South Dakota Grassland Coalition

by Garnet Perman

Sept 2020

Driving through the state we’ve noticed a fair number of shelter belts with dead trees. If your trees are dying or your shelterbelt is old and in need of renovation, early fall is a good time to think about what to plant next spring. Soil Conservation District offices place orders with their suppliers starting in mid-October. The large number of dying pines and spruce in the state is a response to the wet weather in 2019.

Some things to consider before ordering trees include the cause of death. Did they have a disease or pest that killed them? Will this be an ongoing problem? Are they in a low lying area that has been too wet for the past couple of years? Is the soil type compatible with the species planted? What is the purpose? Is it for windbreak, livestock, wildlife, or soil erosion control?

Appropriate soil type for the trees planted is the most overlooked yet most critical component in successful tree plantings. Even old feed lots can be too high in nitrates and most SD soils are more acidic than many trees prefer. Doing a soil test or looking up soil types for your area at will help determine the best trees for a specific location. NRCS has a list that shows suitable soils and expected height for most shelterbelt species.

Nathan Kafer with the SD Department of Ag says that most conifers can only handle about a week of saturated soils or standing water before damage occurs. Weakened trees are more susceptible to already existing blights and fungus. The extent of the damage doesn’t show up until the next year.

Owen McElroy, Resource Biologist with SD Game Fish and Parks observed, “If you’re looking to benefit wildlife, stick to trees that are native to North America …those that attract the most caterpillar and sawfly larvae. It probably seems silly to plant something to attract bugs that feed on the tree, but they are what you need to start the food chain. Native trees have co-evolved with most of these species and tend to have no problems dealing with them.” Native trees such as burr oak and hackberry require special care with tubing for several years.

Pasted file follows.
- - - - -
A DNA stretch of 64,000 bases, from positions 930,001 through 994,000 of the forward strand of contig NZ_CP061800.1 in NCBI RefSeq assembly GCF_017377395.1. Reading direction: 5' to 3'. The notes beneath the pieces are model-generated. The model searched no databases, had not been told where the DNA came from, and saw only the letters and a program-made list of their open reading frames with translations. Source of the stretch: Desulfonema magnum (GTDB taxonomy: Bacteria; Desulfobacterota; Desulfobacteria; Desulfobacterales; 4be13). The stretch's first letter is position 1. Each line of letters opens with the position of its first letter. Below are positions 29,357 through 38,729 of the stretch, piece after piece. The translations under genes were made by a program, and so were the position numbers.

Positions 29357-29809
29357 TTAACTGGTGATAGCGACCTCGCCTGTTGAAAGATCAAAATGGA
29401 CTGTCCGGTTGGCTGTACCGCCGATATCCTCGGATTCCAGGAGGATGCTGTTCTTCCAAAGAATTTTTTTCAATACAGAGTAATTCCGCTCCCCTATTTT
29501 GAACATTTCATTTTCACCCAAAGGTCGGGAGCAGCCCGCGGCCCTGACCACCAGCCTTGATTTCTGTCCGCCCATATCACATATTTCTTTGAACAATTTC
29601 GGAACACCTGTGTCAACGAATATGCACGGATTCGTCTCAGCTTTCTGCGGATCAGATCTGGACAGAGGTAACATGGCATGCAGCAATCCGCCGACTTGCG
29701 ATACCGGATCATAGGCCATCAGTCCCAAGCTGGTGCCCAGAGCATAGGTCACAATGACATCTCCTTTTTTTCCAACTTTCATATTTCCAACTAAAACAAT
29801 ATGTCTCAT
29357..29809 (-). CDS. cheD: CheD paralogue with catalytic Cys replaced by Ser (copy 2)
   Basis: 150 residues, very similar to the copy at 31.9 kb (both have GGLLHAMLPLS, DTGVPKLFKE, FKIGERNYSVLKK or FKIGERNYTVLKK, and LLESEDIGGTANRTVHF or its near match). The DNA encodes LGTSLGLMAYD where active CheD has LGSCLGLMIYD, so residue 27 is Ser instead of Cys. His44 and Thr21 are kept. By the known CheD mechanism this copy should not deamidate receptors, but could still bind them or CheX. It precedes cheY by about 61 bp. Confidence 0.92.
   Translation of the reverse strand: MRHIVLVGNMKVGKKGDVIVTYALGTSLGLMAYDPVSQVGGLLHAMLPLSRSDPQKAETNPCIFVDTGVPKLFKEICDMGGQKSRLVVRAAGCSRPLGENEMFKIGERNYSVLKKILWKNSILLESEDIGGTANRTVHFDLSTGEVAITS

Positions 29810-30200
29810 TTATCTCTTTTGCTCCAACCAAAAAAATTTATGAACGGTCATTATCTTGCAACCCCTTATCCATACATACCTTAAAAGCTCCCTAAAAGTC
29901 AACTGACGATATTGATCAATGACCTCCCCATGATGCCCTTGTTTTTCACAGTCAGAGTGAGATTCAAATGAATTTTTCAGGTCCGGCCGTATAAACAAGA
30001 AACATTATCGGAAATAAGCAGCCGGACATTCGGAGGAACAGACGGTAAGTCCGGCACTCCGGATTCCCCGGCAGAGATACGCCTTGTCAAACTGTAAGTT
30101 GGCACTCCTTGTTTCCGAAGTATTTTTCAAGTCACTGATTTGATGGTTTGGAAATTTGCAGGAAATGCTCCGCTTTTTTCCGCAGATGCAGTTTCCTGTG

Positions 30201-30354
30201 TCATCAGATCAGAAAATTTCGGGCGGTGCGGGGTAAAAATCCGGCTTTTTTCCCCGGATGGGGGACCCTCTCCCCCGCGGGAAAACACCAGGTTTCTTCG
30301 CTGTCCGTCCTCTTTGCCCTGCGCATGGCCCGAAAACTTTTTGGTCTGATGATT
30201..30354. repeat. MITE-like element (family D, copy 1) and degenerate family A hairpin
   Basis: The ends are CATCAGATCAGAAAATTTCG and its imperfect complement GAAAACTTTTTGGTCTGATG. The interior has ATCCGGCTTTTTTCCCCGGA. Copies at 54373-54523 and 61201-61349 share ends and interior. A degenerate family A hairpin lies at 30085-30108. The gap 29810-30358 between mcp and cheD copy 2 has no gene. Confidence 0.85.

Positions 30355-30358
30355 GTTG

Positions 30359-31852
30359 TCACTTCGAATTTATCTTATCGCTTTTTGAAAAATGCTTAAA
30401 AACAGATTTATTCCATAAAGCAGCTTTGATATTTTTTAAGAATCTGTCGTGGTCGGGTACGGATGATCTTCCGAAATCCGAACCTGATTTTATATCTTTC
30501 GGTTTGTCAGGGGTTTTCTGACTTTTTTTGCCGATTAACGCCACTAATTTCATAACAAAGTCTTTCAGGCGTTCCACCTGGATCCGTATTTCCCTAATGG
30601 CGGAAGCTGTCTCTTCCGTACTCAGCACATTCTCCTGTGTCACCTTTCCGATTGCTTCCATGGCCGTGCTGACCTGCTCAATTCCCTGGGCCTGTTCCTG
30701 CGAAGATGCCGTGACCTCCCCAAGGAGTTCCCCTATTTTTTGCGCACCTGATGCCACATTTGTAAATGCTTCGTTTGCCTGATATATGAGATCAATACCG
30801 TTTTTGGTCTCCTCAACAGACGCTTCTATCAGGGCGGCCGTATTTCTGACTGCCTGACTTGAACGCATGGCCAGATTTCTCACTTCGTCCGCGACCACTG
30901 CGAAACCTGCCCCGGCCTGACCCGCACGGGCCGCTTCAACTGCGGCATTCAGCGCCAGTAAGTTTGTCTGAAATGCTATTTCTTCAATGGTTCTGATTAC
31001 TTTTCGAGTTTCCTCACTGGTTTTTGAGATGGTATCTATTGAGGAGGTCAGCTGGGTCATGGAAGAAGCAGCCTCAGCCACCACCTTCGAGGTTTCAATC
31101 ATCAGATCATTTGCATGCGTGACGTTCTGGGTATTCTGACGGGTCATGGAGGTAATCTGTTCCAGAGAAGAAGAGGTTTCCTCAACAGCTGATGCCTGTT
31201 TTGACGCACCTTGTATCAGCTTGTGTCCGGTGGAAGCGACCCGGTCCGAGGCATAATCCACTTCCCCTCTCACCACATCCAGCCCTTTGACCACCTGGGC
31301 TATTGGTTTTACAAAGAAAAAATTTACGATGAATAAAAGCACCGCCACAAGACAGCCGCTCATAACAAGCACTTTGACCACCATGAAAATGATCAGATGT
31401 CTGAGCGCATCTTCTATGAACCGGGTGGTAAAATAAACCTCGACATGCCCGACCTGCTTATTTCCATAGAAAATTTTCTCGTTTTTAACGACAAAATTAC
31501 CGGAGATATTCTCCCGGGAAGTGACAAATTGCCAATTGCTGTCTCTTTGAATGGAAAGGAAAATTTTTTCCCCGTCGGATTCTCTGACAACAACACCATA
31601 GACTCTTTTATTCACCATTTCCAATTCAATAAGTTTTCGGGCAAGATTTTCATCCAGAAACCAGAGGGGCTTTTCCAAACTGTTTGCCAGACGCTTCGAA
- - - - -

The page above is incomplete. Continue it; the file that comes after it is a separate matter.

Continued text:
Many shelterbelts are 50 plus years old and need renovation. Kafer gave suggestions working on an older planting. Consider diversity, soil types and shade from existing trees when adding rows to the outside of a belt. Diversity is an important consideration as past experience with overplanting some species has shown. Consider varying species with compatible growth habits within a row.
Instead of planting new trees, allowing cattle to graze an area for 7-10 days can control competing brome grass while hoof action helps regenerate existing seeds. Siberian Elm and cedars will grow on their own if the grass is kept under control.

Shade tolerant junipers can replace dead trees within an existing planting. Scraggly shrub rows can be rejuvenated by cutting them back to ground level after blooming. They will rebound very well in a year or two.

Black Walnut and Black Cherry are both gaining in popularity but are toxic to livestock. Black Walnut can even kill other plants so companion trees need to be compatible. Other newer species that may work include Mongolian Oak, Siberian Larch, Northern Catalpa and White Pine. American Linden and Little Leaf Linden do well in urban setting in South Dakota. Meyer Spruce is an alternative to Colorado Blue Spruce. Another good resource for ideas of what to plant is the nursery your local Conservation District order from.

One other consideration when planting near a road is to check your county regulations regarding setback.

Planting trees is a big investment in terms of money and effort with long lasting consequences. Wise planning makes both the short- and long-term experience more satisfying.

Source: SDGC Newsletter

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